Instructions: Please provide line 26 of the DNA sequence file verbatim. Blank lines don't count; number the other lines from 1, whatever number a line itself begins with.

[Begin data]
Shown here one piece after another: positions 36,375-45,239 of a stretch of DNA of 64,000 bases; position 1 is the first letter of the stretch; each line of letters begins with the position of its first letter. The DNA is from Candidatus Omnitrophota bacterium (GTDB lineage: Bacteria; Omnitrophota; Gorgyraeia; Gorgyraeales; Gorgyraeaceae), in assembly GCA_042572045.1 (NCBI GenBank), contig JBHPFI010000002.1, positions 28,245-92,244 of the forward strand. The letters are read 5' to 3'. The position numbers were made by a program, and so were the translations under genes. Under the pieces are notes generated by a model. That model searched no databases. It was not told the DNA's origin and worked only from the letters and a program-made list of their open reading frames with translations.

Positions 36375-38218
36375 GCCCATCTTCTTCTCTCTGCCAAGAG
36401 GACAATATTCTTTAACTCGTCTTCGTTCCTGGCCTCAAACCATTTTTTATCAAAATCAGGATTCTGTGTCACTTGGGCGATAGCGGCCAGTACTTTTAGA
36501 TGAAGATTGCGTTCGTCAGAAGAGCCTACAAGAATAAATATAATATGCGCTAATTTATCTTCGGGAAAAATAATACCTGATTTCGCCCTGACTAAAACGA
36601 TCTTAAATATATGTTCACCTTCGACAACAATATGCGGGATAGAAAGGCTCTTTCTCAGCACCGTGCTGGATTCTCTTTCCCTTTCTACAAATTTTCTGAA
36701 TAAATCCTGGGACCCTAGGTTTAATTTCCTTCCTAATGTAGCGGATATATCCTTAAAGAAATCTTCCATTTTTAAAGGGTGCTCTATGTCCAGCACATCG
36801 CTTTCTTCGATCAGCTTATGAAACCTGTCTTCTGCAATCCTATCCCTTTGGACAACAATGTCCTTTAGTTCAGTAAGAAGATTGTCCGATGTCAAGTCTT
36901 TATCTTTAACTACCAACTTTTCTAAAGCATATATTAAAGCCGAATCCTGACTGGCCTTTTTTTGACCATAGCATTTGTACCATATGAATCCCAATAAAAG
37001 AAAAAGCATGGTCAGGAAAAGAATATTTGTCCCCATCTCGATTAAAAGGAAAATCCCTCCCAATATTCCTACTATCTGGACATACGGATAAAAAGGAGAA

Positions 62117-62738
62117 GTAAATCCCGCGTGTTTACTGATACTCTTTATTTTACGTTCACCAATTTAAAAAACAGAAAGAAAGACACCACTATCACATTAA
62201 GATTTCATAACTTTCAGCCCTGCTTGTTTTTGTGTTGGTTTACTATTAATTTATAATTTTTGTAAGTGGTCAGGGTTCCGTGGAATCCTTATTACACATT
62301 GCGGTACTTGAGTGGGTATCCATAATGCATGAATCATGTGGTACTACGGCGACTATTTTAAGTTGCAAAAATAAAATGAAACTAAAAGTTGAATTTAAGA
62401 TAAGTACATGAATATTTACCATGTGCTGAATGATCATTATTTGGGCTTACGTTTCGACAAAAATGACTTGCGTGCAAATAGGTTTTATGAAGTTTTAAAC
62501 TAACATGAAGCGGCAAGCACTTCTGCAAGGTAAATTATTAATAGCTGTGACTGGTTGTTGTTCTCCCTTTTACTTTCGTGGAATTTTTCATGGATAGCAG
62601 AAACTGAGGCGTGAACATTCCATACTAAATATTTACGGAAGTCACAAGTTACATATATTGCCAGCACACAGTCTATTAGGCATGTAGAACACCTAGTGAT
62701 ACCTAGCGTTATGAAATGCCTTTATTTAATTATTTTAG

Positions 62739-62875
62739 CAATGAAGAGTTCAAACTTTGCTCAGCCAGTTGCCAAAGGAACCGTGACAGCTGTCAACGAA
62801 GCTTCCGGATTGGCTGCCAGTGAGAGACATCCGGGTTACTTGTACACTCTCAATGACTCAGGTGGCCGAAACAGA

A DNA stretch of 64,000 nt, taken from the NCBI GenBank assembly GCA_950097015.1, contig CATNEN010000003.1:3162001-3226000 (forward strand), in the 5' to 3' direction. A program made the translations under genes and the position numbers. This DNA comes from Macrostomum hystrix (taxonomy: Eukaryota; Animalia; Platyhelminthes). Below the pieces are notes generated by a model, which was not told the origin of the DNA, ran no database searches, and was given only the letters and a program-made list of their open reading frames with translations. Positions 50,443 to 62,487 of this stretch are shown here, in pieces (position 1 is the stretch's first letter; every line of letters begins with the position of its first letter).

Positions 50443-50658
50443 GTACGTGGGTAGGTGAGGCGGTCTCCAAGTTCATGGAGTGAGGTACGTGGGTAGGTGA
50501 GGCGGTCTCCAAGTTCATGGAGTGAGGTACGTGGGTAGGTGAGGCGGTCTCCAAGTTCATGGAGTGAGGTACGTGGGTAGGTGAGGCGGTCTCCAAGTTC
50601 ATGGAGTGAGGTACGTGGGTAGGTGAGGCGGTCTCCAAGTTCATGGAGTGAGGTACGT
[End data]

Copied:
50601 ATGGAGTGAGGTACGTGGGTAGGTGAGGCGGTCTCCAAGTTCATGGAGTGAGGTACGT